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Lakhichand Chatrabhuj Marwadi Vs. Lalchand Ganpat Patil - Court Judgment

LegalCrystal Citation
SubjectCivil;Property
CourtMumbai
Decided On
Case NumberSecond Appeal No. 938 of 1916
Judge
Reported inAIR1918Bom161; (1918)20BOMLR354; 45Ind.Cas.555
AppellantLakhichand Chatrabhuj Marwadi
RespondentLalchand Ganpat Patil
Excerpt:
.....one of the defendants, who had attained majority, when examined as a witness and shown the mortgage deed, admitted that the signature was his father's. on the day fixed for hearing the suit, the plaintiff was not present as he was ill and the attesting witnesses were absent. the lower court declined to grant him any further time and dismissed the suit on the ground that the plaintiff had failed to prove the mortgage deed. the court inferred from the fact that the plaintiff had delayed bringing his suit until almost the last day allowed him by the law of limitation, that he must have been receiving interest all that time at the rate stipulated for in the deed and on that calculation it reached the conclusion that the debt had been fully satisfied. the plaintiff having appealed..........father's handwriting. the father was the mortgagor. this defendant, being examined and shown the mortgage-deed, said that the signature was his father's. as far as he was concerned, this admission, in our opinion, would, under section 58 of the indian evidence act, relieve the plaintiff of any further responsibility of proving the document. but the decision is not so clear as regards the remaining six defendants. the plaintiff in fact did intend to produce the attesting witnesses, and there was, as far as we can see, no culpable delay on his part, but on the day fixed for the hearing he said that he was ill and his witnesses were not present. both the courts declined to grant him any further time, and, therefore, they held that he had failed to prove the mortgage-deed. that finding, in.....
Judgment:

Beaman, J.

1. This is a very unsatisfactory case. The plaintiff sued on a mortgage. There were seven defendants, of whom four were minors, all members of a joint Hindu family. The eldest defendant professes to know his father's handwriting. The father was the mortgagor. This defendant, being examined and shown the mortgage-deed, said that the signature was his father's. As far as he was concerned, this admission, in our opinion, would, under Section 58 of the Indian Evidence Act, relieve the plaintiff of any further responsibility of proving the document. But the decision is not so clear as regards the remaining six defendants. The plaintiff in fact did intend to produce the attesting witnesses, and there was, as far as we can see, no culpable delay on his part, but on the day fixed for the hearing he said that he was ill and his witnesses were not present. Both the Courts declined to grant him any further time, and, therefore, they held that he had failed to prove the mortgage-deed. That finding, in our opinion, must be wrong against defendant No. 1 at any rate. It is to be remembered that those defendants plead that they know nothing of the mortgage transaction. They do not deny that it may have taken place, nor do they anywhere allege payment. Nevertheless both the Courts have inferred from the mere fact that the plaintiff delayed bringing his suit until almost the last day allowed him by the law of limitation that he must have been receiving interest all that time at the rate stipulated for in the deed, and on that calculation they have reached the conclusion that the debt has been fully satisfied. Both the Courts refer to two decisions of the Allahabad High Court, Bihari v. Ram Chandra I.L.R. (1911) All. 483 and Balkaran Upadhya v. Gaya Bin Kalwar I.L.R. (1914) All. 370. But without commenting upon those cases it is clear that an inference of the kind we have just mentioned is not one which can be supported by any authority. It is in effect an inference not drawn from any evidence. It could not have been drawn from any evidence because payment was not alleged and no enquiry was made upon the point. Drawing inferences of this kind from matters not in evidence before the Court is well-settled to be an error of law. We feel no difficulty, therefore, in neglecting these concurrent findings of the two Courts below which otherwise would no doubt conclude the case. The result is that at present in our opinion there has been no trial at all.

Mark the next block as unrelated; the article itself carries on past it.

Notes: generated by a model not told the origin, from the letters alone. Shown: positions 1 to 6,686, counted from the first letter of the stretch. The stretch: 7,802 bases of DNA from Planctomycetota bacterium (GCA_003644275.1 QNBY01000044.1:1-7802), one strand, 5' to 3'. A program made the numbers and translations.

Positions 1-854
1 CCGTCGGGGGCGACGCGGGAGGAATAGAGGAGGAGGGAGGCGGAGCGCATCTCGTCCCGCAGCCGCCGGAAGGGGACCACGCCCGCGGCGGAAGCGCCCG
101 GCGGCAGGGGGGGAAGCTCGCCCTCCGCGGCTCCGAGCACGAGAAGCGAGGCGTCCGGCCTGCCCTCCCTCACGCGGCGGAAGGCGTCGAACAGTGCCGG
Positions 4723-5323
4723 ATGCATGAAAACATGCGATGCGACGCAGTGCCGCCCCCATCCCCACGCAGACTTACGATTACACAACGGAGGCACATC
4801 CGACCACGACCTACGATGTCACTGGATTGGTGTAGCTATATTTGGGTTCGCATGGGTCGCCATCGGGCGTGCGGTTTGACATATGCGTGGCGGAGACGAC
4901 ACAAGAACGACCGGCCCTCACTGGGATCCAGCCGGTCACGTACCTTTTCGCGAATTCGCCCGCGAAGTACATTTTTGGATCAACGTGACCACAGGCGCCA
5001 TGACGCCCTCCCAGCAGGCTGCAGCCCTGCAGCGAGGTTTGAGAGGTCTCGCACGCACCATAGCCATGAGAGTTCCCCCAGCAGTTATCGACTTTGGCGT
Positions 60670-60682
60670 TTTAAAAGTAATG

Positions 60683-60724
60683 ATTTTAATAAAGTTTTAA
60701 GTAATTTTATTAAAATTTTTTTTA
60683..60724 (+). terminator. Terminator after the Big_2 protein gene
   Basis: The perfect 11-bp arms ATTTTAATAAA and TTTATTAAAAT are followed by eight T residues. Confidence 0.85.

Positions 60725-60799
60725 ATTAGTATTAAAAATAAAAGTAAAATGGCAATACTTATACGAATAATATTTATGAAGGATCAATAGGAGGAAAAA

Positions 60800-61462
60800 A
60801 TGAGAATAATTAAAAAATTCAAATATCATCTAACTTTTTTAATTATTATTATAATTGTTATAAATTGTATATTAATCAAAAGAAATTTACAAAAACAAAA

2. We feel, therefore, that we must reverse the decrees of the Courts below and remand the case for a proper trial upon the merits. Costs will abide the final result.

Heaton, J.

3. I concur.


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